Cross-posted from the Rules for Engagement blog
By Evie Blad
Thank you Noah for sharing your story. As a nation, we need to better support students with incarcerated parents. pic.twitter.com/d3PH0578ym
-- John King (@JohnKingatED) April 25, 2016
Schools need better resources and guidance to help youth with incarcerated parents feel supported and to help them navigate changing family dynamics when their parents are released, a roundtable of students, parents, and re-entry professionals told U.S. Secretary of Education John B. King, Jr. on Monday.
And youth who are themselves incarcerated need help to readjust to “the real world” and catch up academically after they finish their sentences, the panel said.
The discussion was held as the U.S. Department of Education announced $5.7 million in new grants targeted at assistance for students who have been involved in the criminal justice system and a new toolkit with resources for guidance educators to help support formerly incarcerated youth and adults and their families.
Recent bipartisan discussions about criminal justice reform have largely focused on issues like reducing mandatory minimum sentences for certain offenses, but the challenge of addressing the impacts of incarceration is much broader than that, King told participants in the discussion, which was held at Benjamin Banneker High School in the District of Columbia.
“Where we are as a country isn’t a truthful reflection of who we are ... We are better than folks struggling through the family separation, reunification, re-entry process without support,” King said. “Yes, we need sentencing reform, but sentencing reform is only a slice of the challenges we face.”
The re-entry grants announced Monday will build on existing youth re-entry efforts, supporting programs that focus on on career and technical education and collaborative approaches to improving education, employment, and other outcomes. The toolkit addresses “five critical components of an effective re-entry system: program infrastructure, strategic partnerships, education services, transition processes, and sustainability,” the education department said.
“Children of incarcerated parents are at greater risk of health and behavior issues in school, among other challenges,” the agency said in a news release. “Research shows that more than 5 million children have had at least one parent in prison at one point in their lives. The prevalence of incarceration, particularly in low-income communities of color, has negative consequences for both those incarcerated and their families. In addition, children of incarcerated parents face more economic and residential instability than their counterparts.”
The resources are one of several steps the Obama administration has taken to address the intersection of education and incarceration. In 2014, the Education and Justice departments released civil rights guidance on incarcerated youth. The administration also created a “second chance” Pell pilot program to fund the education of prisoners, and it has released several previous rounds of grants to fund re-entry efforts.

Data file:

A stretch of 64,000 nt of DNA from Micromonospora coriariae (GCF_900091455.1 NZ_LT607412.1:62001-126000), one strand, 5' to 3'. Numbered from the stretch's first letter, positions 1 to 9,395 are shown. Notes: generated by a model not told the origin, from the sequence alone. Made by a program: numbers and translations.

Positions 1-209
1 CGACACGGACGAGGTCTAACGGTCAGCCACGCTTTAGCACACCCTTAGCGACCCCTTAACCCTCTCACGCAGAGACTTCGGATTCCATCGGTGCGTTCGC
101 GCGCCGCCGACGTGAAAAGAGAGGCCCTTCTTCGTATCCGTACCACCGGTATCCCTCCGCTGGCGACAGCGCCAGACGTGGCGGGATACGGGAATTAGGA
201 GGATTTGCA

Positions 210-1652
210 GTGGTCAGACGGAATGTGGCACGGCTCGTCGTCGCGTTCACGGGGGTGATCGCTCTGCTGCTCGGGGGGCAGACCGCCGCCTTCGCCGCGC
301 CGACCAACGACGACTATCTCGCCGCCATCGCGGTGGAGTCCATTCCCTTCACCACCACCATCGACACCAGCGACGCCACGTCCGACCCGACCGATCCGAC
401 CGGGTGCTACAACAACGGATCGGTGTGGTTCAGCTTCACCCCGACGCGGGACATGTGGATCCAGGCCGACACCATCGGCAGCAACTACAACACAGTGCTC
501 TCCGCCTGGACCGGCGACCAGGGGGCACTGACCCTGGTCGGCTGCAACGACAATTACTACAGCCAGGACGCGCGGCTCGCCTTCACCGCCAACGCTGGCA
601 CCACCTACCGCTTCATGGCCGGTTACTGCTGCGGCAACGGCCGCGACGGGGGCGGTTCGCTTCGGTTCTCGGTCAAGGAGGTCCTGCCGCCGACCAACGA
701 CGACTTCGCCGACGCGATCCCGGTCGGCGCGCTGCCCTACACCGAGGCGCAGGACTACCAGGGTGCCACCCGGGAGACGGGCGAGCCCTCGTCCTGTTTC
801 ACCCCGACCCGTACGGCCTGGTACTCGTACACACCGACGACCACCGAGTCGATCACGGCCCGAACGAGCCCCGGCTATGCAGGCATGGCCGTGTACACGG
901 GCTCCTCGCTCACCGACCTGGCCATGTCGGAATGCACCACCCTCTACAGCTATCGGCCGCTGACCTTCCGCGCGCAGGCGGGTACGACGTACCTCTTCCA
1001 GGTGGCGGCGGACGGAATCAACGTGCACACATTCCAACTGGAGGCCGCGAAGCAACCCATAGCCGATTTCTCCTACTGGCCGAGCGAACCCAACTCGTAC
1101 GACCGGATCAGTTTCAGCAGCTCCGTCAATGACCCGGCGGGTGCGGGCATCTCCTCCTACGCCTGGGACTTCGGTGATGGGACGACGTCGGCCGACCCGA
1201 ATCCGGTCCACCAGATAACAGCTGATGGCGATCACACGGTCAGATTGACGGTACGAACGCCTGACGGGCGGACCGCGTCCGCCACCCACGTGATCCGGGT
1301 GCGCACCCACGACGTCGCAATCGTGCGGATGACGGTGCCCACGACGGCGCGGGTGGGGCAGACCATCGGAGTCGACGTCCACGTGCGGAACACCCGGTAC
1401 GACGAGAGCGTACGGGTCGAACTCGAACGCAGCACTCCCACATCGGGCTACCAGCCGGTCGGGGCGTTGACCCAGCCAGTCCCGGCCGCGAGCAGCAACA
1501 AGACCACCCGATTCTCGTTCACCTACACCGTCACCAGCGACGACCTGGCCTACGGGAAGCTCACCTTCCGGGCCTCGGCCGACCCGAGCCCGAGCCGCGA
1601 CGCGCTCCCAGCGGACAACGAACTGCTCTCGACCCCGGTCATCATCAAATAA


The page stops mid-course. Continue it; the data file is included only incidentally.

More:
Among the biggest challenges identified by the discussion’s participants: shifting familiy dynamics when a parent goes to or returns from prison, a lack of employment options, and an inability for incarcerated parents to take an active role in their children’s upbringing and education.
Banneker High School Principal Anita Berger recalled a conversation she had with an incarcerated mother.
“She said it was so disheartening when she heard parents trying to discipline their children from a bank of phones,” she said. “Parents try to parent their children from a phone call, but they can’t.”
Schools can help address those challenges by providing students access to tools like videoconferencing to improve communication with parents and by taking steps to ensure that incarcerated parents with internet access have can tap into resources like online gradebooks, Berger said.
Lashonia Thompson-El, who participated in the discussion, went to prison when she was 19, leaving two young children behind. When she was released, her children were 21 and 23.
“For my daughter, the most difficult and most traumatic impact of my absence was the stigma she had to face in her school and even in her family,” Thompson-El said.
Students on the panel agreed that schools can take a more active role in helping students by addressing that stigma head-on and by creating welcoming spaces where students who are struggling feel comfortable sharing and discussing their experiences.
“Not only is the adult incarcerated, but the child is also mentally incarcerated,” said Derrell Frazier, whose father was incarcerated from the time Frazier was 2 to the time he was 15.
Diane Wallace Booker, the executive director of the U.S. Dream Academy, which serves children of incarcerated parents, said the new resources are a good first step, adding that teachers and educators need help identifying and address the multi-pronged effects of incarceration.
“Sometimes I think we assume that teachers should just figure this out, and it really requires some really knowledgable and sensitive training and support,” she said.
- In Many States, Prospects Are Grim for Incarcerated Youths
- New Federal Guidance Aims to Improve Schooling for Incarcerated Youth
- Parents’ Incarceration Takes Toll on Children, Studies Say
- Sesame Street Explains Parents’ Incarceration to Preschoolers
- Parental Incarceration Has Worsened Disparities Between Black, White Children